Cornelia O’Donovan, Simon Pooley & Oliver Teagle
4 – 29 October 2022
“When I was a child, my sister and I would spend days making paper cardboard houses, sometimes villages – using toothpaste lids to make light bulbs, scraps of fabric for curtains, making interior worlds.
That feeling never left me and still today I work with the idea of making something from nothing. It is fascinating, entirely insular and personal, but speaks of today and time and is a female voice. The first drawings and scribbles are stiff, then after I am relaxed enough, they begin to be playful. I work without judging or editing and it seems to pour out. I find the process of setting up, layering colour down, cutting up and arranging shapes totally absorbing.
The time I spend working is a complete other world, a time to reflect and map out dreams, nightmares, my fears and obsessions. The images sometimes repeat themselves, playing out different roles and interpreting the same meaning again and again – images from the stories I collect, my own and other people’s lives, from film, paintings, poems and myths.”
Cornelia O’Donovan was born in 1981 and trained at the Royal College of Art in London. Her paintings which are inspired by folklore and poetry have been exhibited widely and have also been used for exclusive collections of ceramics, fabrics and clothing for Anthropologie which have been on display throughout their stores in the UK and USA .
“Once she picks up a paintbrush, Cornelia is in a different world, layering colours and cutting and arranging shapes, to create flat paintings, stripped of all perspective and realism, which retells tales native to the British Isles. We were so taken with her work that we wanted a little piece of it for our own homes. We were delighted when she proposed a collection of ceramics for us that combines her love of colour, shape and the eccentricities of life with an everyday object.” Anthropologie
Cornelia’s paintings are in private collections around the world.
“Sometimes the impulse to paint is clearly defined and recognizable. It has form and colour, but may only be a very small thing – perhaps a relationship between two, seemingly insignificant, elements which create a certain tension by their juxtaposition.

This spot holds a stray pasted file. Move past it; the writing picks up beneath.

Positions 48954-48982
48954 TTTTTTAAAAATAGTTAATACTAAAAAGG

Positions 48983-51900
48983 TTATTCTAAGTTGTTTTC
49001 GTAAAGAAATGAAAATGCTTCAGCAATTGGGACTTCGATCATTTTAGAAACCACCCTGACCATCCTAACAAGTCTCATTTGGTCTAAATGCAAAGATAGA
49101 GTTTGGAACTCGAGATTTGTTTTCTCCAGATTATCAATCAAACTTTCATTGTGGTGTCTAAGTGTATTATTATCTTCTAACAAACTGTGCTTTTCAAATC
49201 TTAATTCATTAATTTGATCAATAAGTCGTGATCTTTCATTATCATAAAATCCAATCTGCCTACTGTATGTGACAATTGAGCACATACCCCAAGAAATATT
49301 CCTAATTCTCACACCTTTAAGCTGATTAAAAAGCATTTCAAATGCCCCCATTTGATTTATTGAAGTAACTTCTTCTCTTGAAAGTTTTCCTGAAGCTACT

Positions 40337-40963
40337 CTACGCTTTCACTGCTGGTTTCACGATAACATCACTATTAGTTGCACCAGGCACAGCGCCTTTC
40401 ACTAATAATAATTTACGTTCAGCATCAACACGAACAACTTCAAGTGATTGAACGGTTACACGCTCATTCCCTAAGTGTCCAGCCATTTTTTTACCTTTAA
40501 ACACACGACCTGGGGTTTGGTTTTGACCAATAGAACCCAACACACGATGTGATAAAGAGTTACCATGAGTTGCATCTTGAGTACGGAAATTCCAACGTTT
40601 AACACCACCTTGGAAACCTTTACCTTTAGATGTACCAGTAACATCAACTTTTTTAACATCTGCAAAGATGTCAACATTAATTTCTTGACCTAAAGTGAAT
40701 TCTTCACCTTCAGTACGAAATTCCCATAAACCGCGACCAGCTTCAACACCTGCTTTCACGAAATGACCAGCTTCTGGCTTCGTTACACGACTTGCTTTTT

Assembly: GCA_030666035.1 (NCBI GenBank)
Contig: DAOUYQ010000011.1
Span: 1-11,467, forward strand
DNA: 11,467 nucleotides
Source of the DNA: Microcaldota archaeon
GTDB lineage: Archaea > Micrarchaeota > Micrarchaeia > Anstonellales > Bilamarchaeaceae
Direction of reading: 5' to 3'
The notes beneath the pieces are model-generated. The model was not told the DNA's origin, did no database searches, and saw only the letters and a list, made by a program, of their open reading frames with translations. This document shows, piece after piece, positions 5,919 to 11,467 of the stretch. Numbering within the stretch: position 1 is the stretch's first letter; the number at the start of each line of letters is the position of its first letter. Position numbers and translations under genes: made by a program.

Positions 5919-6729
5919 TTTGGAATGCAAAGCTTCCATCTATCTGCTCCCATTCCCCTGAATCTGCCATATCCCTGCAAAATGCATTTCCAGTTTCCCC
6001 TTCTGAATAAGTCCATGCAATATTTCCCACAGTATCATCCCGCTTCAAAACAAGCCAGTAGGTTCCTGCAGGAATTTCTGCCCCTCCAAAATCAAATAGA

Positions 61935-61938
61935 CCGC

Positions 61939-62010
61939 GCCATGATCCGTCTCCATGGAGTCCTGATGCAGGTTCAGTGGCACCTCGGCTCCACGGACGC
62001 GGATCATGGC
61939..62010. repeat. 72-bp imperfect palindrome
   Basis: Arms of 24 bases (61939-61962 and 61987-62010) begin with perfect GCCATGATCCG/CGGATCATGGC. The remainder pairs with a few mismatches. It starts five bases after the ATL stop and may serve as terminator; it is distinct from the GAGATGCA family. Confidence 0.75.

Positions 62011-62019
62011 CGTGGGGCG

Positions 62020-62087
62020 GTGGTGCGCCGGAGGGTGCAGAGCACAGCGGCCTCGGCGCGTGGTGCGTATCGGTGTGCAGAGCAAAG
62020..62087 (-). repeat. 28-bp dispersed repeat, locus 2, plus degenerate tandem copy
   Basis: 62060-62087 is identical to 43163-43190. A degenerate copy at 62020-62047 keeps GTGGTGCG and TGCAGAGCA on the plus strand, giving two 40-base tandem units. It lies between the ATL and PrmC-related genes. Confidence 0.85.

Sometimes the impulse is to make a creative response to those small internal voices which cry out for expression from time to time. Sometimes its that ‘still small voice’ that carries a yearning. Sometimes its a cry from the depths of my being that can’t be ignored because of its sheer force and authority. Even if they are barely discernable sounds they can be the impulse to making the first marks, or, frequently, the ultimate marks of a painting.
Then there’s the moment in the making of a painting which is like the lifting of a mist, and everything becomes clear. The path can be seen, and although it may twist and turn, it is well defined. Here is my opportunity and I cannot afford to let this opportunity pass without discovering what the painting wants to be. It requires an intuitive response that has a particular knowing about it and generates a creative energy that is full of potential.
Now my mind needs to be open and trusting enough, alive to each of these moments, one following another, continually aware, ready and willing to respond to the changes that are made by each mark, as the spaces in the picture evolve.
Its like taking the picture on a walk, continually getting lost and then finding the way again. The end of the walk may not be the destination, but rather a port of call. And upon reaching it?….its time to continue walking.”
Born in Macclesfield in Cheshire in1955, Simon Pooley trained as an architect in London, qualifying in 1980. He practised in Sheffield for twelve years before moving, with his wife Hilary, to Cornwall in 1992 to paint full-time.
He works from a studio near Lamorna in Penwith just 8 miles from Lands End and shows in several galleries throughout the UK including London and Cornwall. His work has also been exhibited overseas. He is a member of the Newlyn Society of Artists.
Oliver Teagle’s practice examines the physical process of painting, focusing on the application and materiality of the artwork. He paints between layers of thick glossy resin to create an enclosed three-dimensional surface. These layers of imagery are intertwined with notes, shapes, and scribbles, then repainted and deconstructed until they form a balanced and cohesive artwork. The juxtaposition of order and chaos within the work creates a visual tension between what is revealed and what is left concealed.
Oliver’s achievements include winning the Wessex Artist award at the RWA, and the Evolver Arts Prize at the Thelma Hulbert Gallery. He graduated with a BA Fine Art degree from the University of Plymouth in 2004 and has exhibited in group and solo shows throughout the country ever since, including the RWA in Bristol and at the Summer Exhibition at the Royal Academy in London.